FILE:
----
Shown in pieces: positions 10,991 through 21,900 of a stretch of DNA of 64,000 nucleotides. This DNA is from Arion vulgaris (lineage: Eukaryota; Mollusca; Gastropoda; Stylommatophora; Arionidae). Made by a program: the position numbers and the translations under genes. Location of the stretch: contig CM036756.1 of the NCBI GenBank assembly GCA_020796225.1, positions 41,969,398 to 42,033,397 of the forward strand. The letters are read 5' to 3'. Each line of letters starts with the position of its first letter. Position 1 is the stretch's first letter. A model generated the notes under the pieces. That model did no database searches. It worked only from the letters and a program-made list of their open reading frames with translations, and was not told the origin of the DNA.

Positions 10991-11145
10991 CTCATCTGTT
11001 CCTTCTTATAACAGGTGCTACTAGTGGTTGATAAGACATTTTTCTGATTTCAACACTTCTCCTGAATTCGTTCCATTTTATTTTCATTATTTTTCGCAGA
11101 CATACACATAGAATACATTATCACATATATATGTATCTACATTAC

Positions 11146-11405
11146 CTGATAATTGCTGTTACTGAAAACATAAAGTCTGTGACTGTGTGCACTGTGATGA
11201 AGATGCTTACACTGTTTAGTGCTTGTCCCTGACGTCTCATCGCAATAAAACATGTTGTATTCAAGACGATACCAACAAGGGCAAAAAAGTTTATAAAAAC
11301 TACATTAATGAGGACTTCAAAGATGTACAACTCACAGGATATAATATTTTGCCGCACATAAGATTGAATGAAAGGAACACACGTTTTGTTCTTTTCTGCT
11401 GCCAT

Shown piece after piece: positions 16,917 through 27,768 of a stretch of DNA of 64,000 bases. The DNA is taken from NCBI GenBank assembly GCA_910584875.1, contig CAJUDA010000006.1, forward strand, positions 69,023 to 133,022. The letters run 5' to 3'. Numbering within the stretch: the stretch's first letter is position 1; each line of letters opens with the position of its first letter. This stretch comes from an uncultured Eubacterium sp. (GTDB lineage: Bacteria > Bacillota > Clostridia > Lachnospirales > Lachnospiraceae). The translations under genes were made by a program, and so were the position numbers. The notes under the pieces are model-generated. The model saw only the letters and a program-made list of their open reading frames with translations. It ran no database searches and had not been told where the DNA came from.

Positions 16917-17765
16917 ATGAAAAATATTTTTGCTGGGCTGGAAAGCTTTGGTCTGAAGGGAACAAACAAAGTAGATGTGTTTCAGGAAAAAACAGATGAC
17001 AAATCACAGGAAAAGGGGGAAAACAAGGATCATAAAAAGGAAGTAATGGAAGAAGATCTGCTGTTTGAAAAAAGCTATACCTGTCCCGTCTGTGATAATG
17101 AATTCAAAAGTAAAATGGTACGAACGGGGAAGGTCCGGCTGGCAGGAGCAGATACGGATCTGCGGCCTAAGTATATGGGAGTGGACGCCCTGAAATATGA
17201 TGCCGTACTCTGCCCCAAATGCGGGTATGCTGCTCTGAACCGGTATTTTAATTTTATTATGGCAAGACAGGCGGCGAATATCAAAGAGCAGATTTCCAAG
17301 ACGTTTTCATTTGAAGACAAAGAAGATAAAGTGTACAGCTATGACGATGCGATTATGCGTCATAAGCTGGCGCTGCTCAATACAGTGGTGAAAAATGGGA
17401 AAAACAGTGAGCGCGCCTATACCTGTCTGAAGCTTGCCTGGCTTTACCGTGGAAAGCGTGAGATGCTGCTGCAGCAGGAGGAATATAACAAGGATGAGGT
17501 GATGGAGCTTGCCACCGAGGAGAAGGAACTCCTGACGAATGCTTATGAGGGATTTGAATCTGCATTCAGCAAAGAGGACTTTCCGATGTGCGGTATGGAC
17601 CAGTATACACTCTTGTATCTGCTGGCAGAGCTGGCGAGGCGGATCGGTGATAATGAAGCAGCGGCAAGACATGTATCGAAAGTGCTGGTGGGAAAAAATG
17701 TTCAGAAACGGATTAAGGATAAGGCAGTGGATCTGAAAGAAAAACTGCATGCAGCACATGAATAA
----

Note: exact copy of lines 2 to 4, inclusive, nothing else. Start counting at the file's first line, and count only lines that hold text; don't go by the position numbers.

Positions 10991-11145
10991 CTCATCTGTT
11001 CCTTCTTATAACAGGTGCTACTAGTGGTTGATAAGACATTTTTCTGATTTCAACACTTCTCCTGAATTCGTTCCATTTTATTTTCATTATTTTTCGCAGA